1.5 stick – if you do not improve you will be transferred from your boarding house to a small house for lazy boys where you can be closely monitored
1.6 carrot – those who work hardest will be allowed first choice of their study bedroom
1.7 carrot – those who work hardest will be given restaurant vouchers to spend in the evening
1.8 carrot – the House with the best effort grades will be identified in a public league table of House effort
1.9 if all else fails – you will have an hour a week with the ‘get-them-working’ tutor who will analyse the problem and help you find solutions.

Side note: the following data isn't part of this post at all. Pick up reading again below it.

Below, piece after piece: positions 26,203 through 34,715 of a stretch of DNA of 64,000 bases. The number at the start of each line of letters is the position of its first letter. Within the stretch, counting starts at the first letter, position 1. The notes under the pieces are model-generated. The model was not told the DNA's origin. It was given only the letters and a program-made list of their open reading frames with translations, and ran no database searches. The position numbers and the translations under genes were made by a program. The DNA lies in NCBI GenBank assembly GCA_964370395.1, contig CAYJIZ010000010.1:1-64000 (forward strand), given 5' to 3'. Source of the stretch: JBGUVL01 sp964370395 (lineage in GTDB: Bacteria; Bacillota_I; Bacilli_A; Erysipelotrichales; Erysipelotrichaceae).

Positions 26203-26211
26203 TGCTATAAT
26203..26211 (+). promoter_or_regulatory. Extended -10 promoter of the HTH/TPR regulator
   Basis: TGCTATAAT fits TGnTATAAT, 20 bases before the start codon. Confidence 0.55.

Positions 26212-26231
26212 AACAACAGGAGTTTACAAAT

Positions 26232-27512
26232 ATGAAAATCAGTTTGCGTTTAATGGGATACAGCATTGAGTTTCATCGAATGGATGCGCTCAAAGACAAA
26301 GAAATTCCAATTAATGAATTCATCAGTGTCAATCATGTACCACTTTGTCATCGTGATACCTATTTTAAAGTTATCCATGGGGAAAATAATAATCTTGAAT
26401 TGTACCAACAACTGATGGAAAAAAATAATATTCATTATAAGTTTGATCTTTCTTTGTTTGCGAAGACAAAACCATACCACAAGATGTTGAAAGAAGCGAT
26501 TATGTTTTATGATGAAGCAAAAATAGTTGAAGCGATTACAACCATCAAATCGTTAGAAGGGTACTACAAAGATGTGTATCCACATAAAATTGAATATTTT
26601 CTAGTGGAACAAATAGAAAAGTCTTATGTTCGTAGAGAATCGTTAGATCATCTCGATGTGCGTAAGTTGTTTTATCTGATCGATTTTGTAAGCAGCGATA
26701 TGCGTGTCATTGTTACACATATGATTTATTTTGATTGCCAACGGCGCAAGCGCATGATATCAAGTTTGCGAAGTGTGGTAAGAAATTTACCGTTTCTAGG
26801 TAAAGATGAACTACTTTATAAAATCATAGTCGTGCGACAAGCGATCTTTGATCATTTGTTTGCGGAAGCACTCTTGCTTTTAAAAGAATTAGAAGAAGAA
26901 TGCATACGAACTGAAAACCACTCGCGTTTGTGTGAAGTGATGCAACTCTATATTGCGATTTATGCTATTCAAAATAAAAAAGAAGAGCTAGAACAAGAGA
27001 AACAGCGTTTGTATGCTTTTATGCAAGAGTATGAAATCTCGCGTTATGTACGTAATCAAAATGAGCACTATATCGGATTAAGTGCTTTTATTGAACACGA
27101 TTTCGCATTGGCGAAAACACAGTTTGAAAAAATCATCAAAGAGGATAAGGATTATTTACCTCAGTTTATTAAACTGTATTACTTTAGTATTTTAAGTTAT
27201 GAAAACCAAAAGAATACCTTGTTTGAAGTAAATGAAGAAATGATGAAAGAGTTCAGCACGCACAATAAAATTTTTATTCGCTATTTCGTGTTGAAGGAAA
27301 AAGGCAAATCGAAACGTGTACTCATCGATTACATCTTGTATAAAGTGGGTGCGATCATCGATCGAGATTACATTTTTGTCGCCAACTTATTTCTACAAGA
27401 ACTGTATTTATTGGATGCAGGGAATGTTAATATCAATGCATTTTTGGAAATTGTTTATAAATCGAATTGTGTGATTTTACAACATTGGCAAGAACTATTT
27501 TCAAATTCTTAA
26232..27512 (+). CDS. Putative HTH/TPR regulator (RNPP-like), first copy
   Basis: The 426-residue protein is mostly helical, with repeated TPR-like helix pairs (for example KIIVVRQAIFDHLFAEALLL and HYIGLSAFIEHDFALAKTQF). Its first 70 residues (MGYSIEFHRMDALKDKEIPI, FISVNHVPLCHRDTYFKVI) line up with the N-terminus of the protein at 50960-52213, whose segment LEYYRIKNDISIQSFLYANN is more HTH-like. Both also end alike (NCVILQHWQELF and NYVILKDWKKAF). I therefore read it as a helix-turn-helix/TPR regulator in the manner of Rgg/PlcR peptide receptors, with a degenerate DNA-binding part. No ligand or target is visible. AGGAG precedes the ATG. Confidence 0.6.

Another example: good manners. It is all very well suggesting that pupils write a thank-you letter after a school trip but lazy students never take the hint. But if you force them to write the letter, ie get it checked by a teacher who then posts it, they learn how to do it, it seems less painful than they imagined, they will have more confidence next time, they are more likely to do it unbidden.

Another example: being organised. If they are to be successful, pupils need to bring the right books to the right lessons, they need to do homework on time, they need to bring the completed homework to the right lesson, they need to keep their files in good order. All these things can be taught to the disorganised pupil, lesson by lesson, teacher by teacher, insisting on the highest standards, using sticks and carrots.